We ran this race for the Lincoln penny finisher medal, so were pleasantly surprised to find the course was more scenic than Springfield first led us to believe.
After a moving speech by Abe Lincoln where he quoted Steve Prefontaine (we never in a million years thought we'd hear Abe quote Steve), the race began to musket fire by Civil War reenactors. The first half of the race ran immediately past the only home Abe Lincoln ever owned. From there we spent some time in the Washington Park area which showcased some majestic homes and tree-lined streets. The second half of the race was slightly more challenging, though not unreasonable. We kept hearing about some "monster hills" that had us quivering in our running shoes, however this was just the talk of Midwesterners who may, like us, be unused to hills. Anyone who has properly trained for the race will conquer the hills with a little extra effort, and be rewarded at one of them with a view of Lincoln's final resting place at Oak Ridge Cemetery. We loved that one of the hills was littered with signs encouraging runners to keep going, recognizing the challenge that those of us who live in The Land of No Hills may face.
Also rewarding were the number of fans out to support runners on a chilly April morning. It had been a while since we'd seen so many spectators at a race, especially ones holding signs like "Go random stranger!" and "Touch here for power." Intersections were well manned with volunteers. Aid stations, also manned with many generous volunteers were located approximately every two miles. Each aid station was stocked with water and Gatorade, with the one at mile 7 also providing energy gels to fuel runners through the last half of the race. Police officers were directing traffic throughout the course, ensuring all runners had a clear path to their destination, the finish line.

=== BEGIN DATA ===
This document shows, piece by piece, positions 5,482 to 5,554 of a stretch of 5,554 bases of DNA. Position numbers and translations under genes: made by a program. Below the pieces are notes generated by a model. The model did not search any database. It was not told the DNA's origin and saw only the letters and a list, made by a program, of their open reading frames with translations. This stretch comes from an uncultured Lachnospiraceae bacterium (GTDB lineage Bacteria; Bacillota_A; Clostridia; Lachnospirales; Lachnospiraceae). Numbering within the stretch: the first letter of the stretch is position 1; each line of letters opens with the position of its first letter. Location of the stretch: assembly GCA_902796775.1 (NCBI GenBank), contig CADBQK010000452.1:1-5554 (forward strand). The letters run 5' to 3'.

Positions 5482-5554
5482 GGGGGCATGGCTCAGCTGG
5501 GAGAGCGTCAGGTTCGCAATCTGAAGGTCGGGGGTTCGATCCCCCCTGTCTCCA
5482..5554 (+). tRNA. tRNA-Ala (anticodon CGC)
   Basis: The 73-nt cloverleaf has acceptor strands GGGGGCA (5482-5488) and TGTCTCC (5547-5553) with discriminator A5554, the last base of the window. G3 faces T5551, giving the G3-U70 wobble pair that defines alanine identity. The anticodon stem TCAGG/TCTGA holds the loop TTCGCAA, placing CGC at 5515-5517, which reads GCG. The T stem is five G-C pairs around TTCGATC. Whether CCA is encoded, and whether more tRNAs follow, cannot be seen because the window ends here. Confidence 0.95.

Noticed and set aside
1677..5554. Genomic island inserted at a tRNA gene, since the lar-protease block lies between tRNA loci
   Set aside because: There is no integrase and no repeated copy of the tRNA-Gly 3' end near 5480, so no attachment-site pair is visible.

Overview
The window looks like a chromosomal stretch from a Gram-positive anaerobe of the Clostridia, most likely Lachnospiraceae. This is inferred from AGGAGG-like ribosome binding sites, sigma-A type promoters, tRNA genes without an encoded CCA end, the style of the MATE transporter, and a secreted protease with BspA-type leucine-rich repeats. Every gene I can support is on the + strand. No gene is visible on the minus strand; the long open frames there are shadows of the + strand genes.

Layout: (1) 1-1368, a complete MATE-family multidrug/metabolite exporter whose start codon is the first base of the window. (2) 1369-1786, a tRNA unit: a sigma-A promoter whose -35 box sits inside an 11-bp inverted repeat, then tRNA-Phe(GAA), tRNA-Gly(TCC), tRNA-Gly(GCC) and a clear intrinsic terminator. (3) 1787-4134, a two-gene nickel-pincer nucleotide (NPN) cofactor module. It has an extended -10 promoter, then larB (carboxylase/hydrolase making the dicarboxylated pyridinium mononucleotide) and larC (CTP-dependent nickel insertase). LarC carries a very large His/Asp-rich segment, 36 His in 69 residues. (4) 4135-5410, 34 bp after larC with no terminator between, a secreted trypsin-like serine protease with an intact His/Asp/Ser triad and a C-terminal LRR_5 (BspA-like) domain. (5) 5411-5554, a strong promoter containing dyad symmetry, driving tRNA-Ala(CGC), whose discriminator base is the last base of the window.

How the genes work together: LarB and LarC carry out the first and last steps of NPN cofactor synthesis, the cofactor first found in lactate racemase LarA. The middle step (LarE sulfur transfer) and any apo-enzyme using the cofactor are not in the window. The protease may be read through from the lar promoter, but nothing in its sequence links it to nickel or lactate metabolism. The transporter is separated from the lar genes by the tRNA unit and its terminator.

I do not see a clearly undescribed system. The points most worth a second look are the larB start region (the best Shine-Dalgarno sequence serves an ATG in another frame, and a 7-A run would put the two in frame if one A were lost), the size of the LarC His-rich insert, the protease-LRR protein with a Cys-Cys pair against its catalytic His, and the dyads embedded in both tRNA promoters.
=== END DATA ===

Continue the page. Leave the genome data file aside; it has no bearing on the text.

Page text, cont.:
The course finished a block away from the race start just in front of the Old State Capitol where runners were draped with the greatest finisher medal of all time, a giant Lincoln wheat penny.
The post-race party was held on the lawn of the Old State Capitol where a lively bluegrass band entertained runners who were eating bagels, drinking chocolate milk, and even enjoying free beer from Rolling Meadows Brewery (who were most appropriately serving Abe's Ale and Lincoln's Lager). An awards ceremony was held at 10:30 where top finishers were awarded with framed posters of the same design on our shirts. We immediately regretted not buying one of the posters at the previous day's expo, because matted and framed they'd be a tasteful addition to any home and a brilliant reminder of a great race experience.
This race is a must-do for every half marathoner, especially those that are Lincoln fans. Abe and Mary Todd impersonators were on hand at both the start and finish of the race and gladly posed for photos with runners (we took advantage of this both pre and post race). In addition to showcasing the most historic parts of Springfield, the course had just enough hills to keep it interesting, without being overly taxing. With about 2,000 runners, the race was neither too crowded nor too lonely. Finally, this race rewards you with a finisher medal that you'll want to prominently display somewhere where you can gaze upon it daily (or hourly if you are a huge Lincoln fan).
- Do some hill or speed training to challenge yourself. This will ensure that the hills of Springfield feel manageable rather than impossible.
- Take some time to visit the Abraham Lincoln Presidential Museum, especially since your race registration entitles you to a free ticket. The museum contains some interesting Lincoln artifacts and different perspectives on his life and presidency.
- If you are a Lincoln fan, visit Abe's Old Hat, a store that has unconventional antiques, many Lincoln related. It's like a museum, except you can buy most of the items in the store.